Some may think of it as a “Hallmark holiday,” but it’s still a holiday, which means it’s still appropriate to show some love to that special someone. Many of this week’s vintage watches would fit that bill, such as the extremely special gold Rolex replica from the 1950s or even Girard-Perregaux’s “Moon Watch”. We’re not here to tell you which models dropped are “women’s (vintage) watches” and which are not. Ask Carla Barrett and she will explain that all watches should be unisex, and this selection is a perfect testament to that.
Relying on case diameters, vintage watches are the perfect jumping-off point for those seeking a unisex watch. The Universal Geneva Big Eye, the Speedmaster with its tropical brown dial, or the Patek Philippe Ref. 2562 is all must-haves for wrists large and small.
When we first saw this Rolex Oyster Perpetual, we were immediately drawn to the depth rating “50 meters = 165 feet” below the Rolex signature at 12 o’clock. This must be a novel design element, as we usually see the depth rating above six o’clock. Not only that, but it features meters followed by feet, a style typically used by fake Rolex watches in the early days of its depth ratings, such as on the early Submariners models. Also, the Arabic numerals 3-6-9 are very reminiscent of the Explorer-style dial configuration, which gives this watch a sporty vibe as well.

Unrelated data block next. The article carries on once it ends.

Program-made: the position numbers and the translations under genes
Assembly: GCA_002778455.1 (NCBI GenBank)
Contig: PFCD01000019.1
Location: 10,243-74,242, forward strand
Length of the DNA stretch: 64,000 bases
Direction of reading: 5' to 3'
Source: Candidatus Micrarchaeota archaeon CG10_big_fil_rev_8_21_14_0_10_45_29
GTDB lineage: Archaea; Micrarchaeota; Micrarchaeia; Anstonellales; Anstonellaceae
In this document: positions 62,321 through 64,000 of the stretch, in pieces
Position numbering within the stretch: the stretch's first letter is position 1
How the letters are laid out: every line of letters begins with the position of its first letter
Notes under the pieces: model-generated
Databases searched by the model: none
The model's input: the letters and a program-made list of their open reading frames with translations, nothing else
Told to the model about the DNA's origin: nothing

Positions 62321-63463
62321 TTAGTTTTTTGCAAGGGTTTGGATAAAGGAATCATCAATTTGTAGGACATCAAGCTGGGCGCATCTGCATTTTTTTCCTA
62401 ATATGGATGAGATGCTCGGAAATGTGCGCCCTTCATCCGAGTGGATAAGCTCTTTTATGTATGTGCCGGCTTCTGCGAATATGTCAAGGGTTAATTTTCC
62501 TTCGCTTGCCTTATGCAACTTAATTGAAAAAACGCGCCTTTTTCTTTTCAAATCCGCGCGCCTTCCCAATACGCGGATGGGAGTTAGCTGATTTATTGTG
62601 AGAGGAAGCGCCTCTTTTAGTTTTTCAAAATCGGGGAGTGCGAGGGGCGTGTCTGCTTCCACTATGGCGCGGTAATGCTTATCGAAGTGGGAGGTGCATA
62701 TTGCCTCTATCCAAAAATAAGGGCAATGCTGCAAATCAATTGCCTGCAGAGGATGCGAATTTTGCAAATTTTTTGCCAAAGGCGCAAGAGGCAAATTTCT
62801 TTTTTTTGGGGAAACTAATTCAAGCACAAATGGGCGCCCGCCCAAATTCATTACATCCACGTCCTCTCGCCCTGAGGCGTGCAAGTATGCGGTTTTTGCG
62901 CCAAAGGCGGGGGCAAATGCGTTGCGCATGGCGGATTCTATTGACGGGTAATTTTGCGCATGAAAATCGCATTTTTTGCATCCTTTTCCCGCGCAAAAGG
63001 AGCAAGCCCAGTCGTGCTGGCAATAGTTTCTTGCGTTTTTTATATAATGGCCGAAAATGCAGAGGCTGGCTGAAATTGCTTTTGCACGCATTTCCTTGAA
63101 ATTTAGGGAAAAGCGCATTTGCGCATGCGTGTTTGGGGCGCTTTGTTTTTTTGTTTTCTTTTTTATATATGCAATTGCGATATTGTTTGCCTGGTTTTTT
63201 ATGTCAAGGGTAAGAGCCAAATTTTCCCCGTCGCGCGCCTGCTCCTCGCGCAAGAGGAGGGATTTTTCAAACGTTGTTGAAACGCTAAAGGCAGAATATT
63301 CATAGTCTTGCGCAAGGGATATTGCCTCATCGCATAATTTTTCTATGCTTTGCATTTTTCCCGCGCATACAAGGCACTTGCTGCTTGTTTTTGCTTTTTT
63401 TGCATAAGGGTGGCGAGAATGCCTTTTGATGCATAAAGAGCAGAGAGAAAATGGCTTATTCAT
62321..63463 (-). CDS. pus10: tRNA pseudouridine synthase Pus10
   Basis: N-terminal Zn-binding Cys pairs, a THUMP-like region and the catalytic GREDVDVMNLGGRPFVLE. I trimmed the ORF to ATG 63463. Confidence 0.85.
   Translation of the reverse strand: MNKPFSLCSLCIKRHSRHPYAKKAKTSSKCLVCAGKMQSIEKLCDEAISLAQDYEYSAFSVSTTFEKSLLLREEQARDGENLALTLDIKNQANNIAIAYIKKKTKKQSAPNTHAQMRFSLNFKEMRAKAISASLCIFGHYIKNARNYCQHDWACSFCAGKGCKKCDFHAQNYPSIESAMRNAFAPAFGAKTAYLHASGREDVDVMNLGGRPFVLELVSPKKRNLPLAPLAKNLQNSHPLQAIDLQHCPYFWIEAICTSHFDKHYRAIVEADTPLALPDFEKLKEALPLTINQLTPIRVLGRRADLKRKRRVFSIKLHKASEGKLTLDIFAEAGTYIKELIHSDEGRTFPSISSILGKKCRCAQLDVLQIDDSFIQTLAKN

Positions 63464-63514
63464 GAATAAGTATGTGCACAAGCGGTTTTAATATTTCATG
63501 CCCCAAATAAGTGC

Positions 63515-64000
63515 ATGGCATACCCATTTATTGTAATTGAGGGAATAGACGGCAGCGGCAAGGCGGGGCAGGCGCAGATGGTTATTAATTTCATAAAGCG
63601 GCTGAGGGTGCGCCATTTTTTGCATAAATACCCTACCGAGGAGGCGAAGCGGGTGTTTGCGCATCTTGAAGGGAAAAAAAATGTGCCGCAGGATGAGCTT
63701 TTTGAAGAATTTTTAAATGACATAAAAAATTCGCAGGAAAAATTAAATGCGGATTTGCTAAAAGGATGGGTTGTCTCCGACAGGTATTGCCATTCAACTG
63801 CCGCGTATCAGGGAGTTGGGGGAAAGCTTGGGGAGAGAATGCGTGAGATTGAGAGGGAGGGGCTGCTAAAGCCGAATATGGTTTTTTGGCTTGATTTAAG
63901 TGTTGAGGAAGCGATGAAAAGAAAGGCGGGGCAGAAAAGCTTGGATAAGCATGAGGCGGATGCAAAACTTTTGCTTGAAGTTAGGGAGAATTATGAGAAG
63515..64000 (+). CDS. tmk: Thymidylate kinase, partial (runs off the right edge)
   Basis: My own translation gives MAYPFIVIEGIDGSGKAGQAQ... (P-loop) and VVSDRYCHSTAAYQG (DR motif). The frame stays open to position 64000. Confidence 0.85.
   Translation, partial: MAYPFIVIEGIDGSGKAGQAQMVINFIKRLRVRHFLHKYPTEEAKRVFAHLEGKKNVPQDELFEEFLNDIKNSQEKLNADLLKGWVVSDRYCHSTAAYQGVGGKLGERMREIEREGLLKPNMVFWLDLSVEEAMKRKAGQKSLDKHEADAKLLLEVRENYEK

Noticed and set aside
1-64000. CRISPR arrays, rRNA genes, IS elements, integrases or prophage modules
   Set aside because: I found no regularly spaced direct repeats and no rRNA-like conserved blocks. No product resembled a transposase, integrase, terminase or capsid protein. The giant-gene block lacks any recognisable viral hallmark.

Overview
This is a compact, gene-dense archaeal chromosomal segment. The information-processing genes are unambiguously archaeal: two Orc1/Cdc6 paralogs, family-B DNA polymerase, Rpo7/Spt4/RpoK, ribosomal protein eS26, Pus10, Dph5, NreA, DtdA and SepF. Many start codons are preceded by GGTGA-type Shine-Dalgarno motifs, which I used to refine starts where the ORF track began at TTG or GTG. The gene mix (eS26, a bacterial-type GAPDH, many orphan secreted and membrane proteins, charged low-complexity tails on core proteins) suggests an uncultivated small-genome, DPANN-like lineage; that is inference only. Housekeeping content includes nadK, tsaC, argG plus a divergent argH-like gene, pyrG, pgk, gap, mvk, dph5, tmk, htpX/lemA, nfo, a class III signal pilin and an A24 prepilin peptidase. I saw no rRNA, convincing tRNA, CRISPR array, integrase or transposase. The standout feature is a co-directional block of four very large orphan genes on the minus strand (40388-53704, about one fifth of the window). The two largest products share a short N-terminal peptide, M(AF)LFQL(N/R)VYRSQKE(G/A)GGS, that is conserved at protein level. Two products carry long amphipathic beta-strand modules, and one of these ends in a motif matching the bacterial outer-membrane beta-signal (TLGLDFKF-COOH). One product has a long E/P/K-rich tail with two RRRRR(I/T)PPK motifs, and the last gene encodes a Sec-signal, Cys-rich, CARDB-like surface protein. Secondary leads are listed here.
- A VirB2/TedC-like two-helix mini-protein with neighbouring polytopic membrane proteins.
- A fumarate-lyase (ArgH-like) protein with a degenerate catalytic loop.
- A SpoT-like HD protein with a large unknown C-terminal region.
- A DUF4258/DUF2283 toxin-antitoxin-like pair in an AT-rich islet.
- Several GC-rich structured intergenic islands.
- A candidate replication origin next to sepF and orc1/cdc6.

We can’t talk about this watch without mentioning the auxiliary elements that make it even better. The patina on the dial is another desirable feature that is simply unprecedented. The pale burnt orange background of the patina is set against the gold hour markers and hands, which are even more impressive in person. The yellow gold Oyster case has taken on a slightly warm patina. Coupled with the iconic fluted bezel, this watch has all of Rolex’s signature design in one piece.
For my watches, I like chronographs less for the added functionality and more because of the structural changes the subdials bring to the design, which is inherently fun for me. The “Big Eye” obviously doesn’t fit that bill, but I like the watch despite its lack of symmetry or structure and the fact that its design was inspired by practicality. This design process, I think, has been somewhat lost in the fake watch world since the 1960s, and practicality no longer seems to dominate as it did with the “Big Eye. Wearing this watch when we put it in the store is a good reminder of the kind of purposefulness and tool watch focus that vintage watches often exude.